Time commitment, monetary risks and public outcry led the U.S. Mine Corp to pull out of negotiations for leasing a section of the Samoa Pulp Mill site during the early stages.
“We were able to do some more research and take a more specific look at costs, permitting and timelines for agency approval and public approval,” US Mine Corp general manager Guy Reed said. “We just felt it was a risk the company wasn’t willing to take.”
Almost a month ago representatives of the corporation vied for exclusive rights to negotiate with the Humboldt Bay Harbor District for a lease at the Samoa Pulp Mill site, where they were aiming to start an ore-to-gold processing facility.
The proposal, while welcomed by Humboldt Bay Harbor District Executive Director Jack Crider who is seeking tenants for the industrial site after a lengthy and expensive clean up, was met with some resistance from community members who voiced concern about having a potentially toxic process so close to the bay.
At a packed Feb. 12 public meeting, Harbor District commissioners offered the U.S. Mine Corp exclusive rights to negotiate for three months rather than the six months initially proposed. During the three month period, the corporation planned to refine the details of their proposal and come back to the Harbor Commission with more concrete plans and answers to questions raised at the meeting.
However, while the representatives described Samoa’s deep harbor, central coastal location and industrial site as an ideal spot to process ore from mines up and down the coast, Reed said “it just looked like a little bit more than we were willing to take in terms of chances.”
“The more information we gathered, the less likely it looked like it was going to be a possibility,” he said.
Crider said the abrupt end to negotiations came as a surprise and he was expecting to receive a letter with the terms of the exclusive rights to negotiate with the mine company and instead opened the letter containing the company’s decision to withdraw its application.
“It was a little frustrating,” Crider said. “I thought they would at least give it a little bit more time to refine their proposal.”
Losing a potential industrial tenant could complicate efforts to lease the site, Crider said.
“When you get an industrial application that quickly runs away, it does not help the marketing for future industrial use,” Crider said. “If the community does not want an industrial use of that facility, then maybe we should really start thinking about what we want there and what the other alternatives are.”
Harbor District Commissioner Richard Marks agreed that looking into other options, such as aquaculture, hydroponics and aquaponics, is the best way to move forward.
“I want something that will create jobs with a living wage that is not controversial to our environment,” he said.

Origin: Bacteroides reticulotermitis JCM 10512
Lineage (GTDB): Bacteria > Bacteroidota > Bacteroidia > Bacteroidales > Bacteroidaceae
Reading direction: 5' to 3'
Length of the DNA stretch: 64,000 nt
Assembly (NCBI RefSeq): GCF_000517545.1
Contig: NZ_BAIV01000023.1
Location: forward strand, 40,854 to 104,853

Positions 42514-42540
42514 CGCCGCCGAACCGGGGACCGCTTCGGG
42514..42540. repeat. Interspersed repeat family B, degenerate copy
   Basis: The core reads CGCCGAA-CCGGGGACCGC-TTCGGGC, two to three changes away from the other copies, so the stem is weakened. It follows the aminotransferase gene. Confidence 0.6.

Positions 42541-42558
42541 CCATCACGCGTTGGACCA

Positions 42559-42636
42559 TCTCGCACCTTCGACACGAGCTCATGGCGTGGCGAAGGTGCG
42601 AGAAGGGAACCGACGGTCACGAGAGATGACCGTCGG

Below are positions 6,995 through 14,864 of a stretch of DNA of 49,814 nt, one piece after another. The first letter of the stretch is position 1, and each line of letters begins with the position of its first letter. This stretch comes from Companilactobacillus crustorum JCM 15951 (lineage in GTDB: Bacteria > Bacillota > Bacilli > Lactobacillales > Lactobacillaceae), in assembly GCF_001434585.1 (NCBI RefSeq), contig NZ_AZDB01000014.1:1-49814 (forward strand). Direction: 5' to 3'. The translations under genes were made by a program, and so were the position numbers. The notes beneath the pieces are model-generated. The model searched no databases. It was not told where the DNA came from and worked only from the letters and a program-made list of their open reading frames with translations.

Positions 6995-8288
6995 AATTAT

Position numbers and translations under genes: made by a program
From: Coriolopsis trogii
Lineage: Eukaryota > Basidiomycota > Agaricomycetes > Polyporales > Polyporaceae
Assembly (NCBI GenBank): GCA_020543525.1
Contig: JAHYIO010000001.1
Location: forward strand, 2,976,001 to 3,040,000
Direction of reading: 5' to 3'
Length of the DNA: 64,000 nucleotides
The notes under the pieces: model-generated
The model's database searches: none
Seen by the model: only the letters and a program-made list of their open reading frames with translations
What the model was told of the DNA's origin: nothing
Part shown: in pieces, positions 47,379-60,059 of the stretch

Marks is not only chair of the Harbor Commission but also a resident of the Samoa Peninsula and a former employee of the Samoa Pulp Mill. He said he has seen first hand the effects that the pulp mill had not only on the surroundings but also on the employees.
“I was vocal about my weariness of their proposed project,” Marks said. “I did not feel it was a perfect fit for the peninsula.”
With the clean up of the pulp mill site not even yet complete, now is not the time to bring in another potentially toxic industry to the bay, he said.
“I want jobs, but not at that price,” Marks said.
Humboldt Baykeeper Director Jennifer Kalt said she hopes that the mining corporation’s decision to back out early will leave room for options that are more compatible for the bay. “I was hoping they would do that once they saw how difficult this project was going to be both in terms of the agencies that would have to approve a project like that, as well as the public opposition,” she said. “Hopefully the toxic industries are a thing of the past and we can learn from our mistakes.”
The focus should be on finding industries that do not put the bay at risk, she said.
“We really should not waste our time on things that are not even appropriate or approvable,” Kalt said. “What we want to see out there is something that can be done in a way that is going to be beneficial to both the environment and the economy, we need to have jobs and industry that don’t put the environment at risk.”
The public concern influenced the U.S. Mine Corps decision to withdraw the proposal and focus on different potential sites, Reed said.
“Really what it boiled down to is we felt like it was a good fit for the public and the community, and it seemed like a large part of the community felt differently about that,” he said. “We want to be welcomed by the community, it is a partnership with a community.”
Reed said the company appreciated working with the Harbor District and having the opportunity to pitch the idea to the community.
“We were happy to get a fair shot,” he said.